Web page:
Attendees of the 55th ASEAN (the Association of Southeast Asian Nations) Foreign Ministers' Meeting pose for a group photo in Phnom Penh, Cambodia, on Aug 3, 2022. (LY LAY / XINHUA)
Climate change and post-pandemic recovery were among Cambodian Prime Minister Hun Sen’s top priorities as his nation hosted the 55th ASEAN Foreign Ministers’ Meeting and related meetings this week.
Regional experts said the initiatives proposed by Cambodia, as the current chair of the Association of Southeast Asian Nations, are important to the bloc, which is facing unprecedented environmental and economic challenges.
“Climate change is the biggest long-term issue that the world is facing, and its effects are increasingly being felt here and now,” said Stephen Higgins, managing partner of investment management firm Mekong Strategic Partners in Cambodia.
An ASEAN Green Deal will help with regional coordination of these efforts, while also assisting in the funding of them.
Stephen Higgins, managing partner of investment management firm Mekong Strategic Partners in Cambodia
Commenting on Hun Sen’s suggestion of establishing an overarching framework labelled as an “ASEAN Green Deal”, Higgins told China Daily that ASEAN member states, like most countries around the world, need to undertake very significant investment to decarbonize their economies and start adaptation works.
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“An ASEAN Green Deal will help with regional coordination of these efforts, while also assisting in the funding of them,” said Higgins.
Speaking at the opening ceremony of the foreign ministers’ meeting and related meetings on Aug 3, Hun Sen said ASEAN has been putting out various policy solutions to tackle climate change challenges, but the responses remain sector-specific and uncoordinated. The meetings were held from July 29 to Aug 5.
“ASEAN needs to go further by leveraging different national conditions to provide a platform for cooperation among member states as well as with our external partners,” he said, noting that the ASEAN Green Deal would cover a wide range of areas, from infrastructure, energy and manufacturing to consumption and agriculture.
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Climate change could result in a loss of over 35 percent in ASEAN’s GDP by 2050 as it can severely affect key sectors such as agriculture, tourism and fishing, along with human health and labor productivity, according to joint research by Singapore’s Nanyang Technological University and the University of Glasgow in Scotland.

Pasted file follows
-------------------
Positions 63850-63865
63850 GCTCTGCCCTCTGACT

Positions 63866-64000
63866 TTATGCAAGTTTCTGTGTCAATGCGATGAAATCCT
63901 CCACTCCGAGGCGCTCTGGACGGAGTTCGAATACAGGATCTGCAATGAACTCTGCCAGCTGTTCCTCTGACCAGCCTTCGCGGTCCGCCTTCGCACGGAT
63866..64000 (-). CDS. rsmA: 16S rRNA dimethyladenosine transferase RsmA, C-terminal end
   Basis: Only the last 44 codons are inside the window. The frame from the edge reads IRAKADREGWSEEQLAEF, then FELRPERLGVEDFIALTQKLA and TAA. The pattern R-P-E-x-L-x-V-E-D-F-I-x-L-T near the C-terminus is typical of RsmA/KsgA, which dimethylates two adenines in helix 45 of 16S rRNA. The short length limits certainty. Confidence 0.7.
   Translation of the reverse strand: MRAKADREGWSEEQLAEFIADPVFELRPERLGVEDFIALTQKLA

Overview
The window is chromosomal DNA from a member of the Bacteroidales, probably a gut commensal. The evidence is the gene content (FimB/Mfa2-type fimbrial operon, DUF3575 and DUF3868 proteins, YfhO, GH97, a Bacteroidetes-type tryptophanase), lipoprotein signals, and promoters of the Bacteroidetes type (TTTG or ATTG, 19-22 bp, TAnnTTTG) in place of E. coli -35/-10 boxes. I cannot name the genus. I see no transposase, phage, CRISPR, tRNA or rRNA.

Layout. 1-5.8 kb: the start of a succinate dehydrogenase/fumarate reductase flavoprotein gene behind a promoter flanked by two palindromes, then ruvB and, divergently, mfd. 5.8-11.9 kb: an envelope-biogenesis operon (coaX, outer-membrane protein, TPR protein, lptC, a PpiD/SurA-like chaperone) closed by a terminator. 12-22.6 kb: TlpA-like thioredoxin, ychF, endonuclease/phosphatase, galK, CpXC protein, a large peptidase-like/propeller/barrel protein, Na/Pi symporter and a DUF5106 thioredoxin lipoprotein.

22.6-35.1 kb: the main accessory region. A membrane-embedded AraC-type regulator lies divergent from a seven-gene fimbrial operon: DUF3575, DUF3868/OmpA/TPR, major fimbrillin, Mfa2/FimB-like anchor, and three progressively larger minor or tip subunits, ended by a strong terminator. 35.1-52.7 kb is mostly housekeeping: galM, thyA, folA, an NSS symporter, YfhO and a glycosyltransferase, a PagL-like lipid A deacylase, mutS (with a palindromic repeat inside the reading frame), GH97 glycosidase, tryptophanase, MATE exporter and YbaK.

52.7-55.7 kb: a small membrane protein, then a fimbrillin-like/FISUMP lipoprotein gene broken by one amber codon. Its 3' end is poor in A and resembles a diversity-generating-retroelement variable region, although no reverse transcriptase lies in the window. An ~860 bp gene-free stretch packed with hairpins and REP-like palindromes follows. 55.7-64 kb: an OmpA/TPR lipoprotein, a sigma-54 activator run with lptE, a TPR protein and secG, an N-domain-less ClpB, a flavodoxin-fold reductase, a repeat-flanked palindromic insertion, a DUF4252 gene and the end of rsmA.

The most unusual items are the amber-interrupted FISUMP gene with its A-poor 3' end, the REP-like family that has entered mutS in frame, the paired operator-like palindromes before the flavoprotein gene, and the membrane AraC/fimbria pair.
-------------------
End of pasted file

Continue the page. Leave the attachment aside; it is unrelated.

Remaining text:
Nisit Panthamit, director of the Center for ASEAN Studies at Chiang Mai University in Thailand, said it is important to consider the different gaps between Southeast Asian countries, since places like Singapore are more developed and have richer resources, while nations such as Thailand and Vietnam may be in the middle
Nisit Panthamit, director of the Center for ASEAN Studies at Chiang Mai University in Thailand, said it is important to consider the different gaps between Southeast Asian countries, since places like Singapore are more developed and have richer resources, while nations such as Thailand and Vietnam may be in the middle.
The “value chain” of the ASEAN cannot be cut off from the global economy, and a Green Deal could be a good move for the region in terms of showing that it has the capability to deal with the decarbonization issue, Nisit told China Daily.
Though ASEAN countries like Thailand have set their carbon neutrality goals for the middle of this century, Nisit said the progress has been slow due to disruptions like the pandemic, economic slowdown and political instability.
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Nisit said it is possible that a Green Deal can be achieved but he hopes to see more concrete plans of how it can be implemented.
In his speech, Hun Sen also offered to host a secretariat in Phnom Penh for the Regional Comprehensive Economic Partnership agreement, which came into force this year, to coordinate the effective implementation of the world’s largest free trade pact to date.
In line with ASEAN’s strategy under the comprehensive recovery framework, which aims to maximize the potential of intra-ASEAN market and broader economic integration, Hun Sen said a standalone secretariat is needed as soon as possible.
"I hope Cambodia can win the support of fellow ASEAN member states, as well as all RCEP participating countries when we submit our proposal officially," he said.
The RCEP comprises 15 Asia-Pacific economies including the ten ASEAN member states and five key trading partners, namely China, Japan, South Korea, Australia and New Zealand. RCEP countries account for roughly 30 percent of the world’s GDP and population.
To establish an RCEP secretariat, Nisit said ASEAN should ask for cooperation not only from other signatories of the trade pact, but also from observer countries that may also like to play a role, as well as international organizations such as the World Bank and the International Monetary Fund.
The RCEP has served as a driving force for regional and global economic growth, said senior economist Ky Sereyvath, director-general of the Institute of China Studies at the Royal Academy of Cambodia.
"It will help Cambodia and other member countries quicken their economic recovery from the pandemic," he told Xinhua News Agency. "I believe that this trade pact will become a new center of gravity for global trade in the future."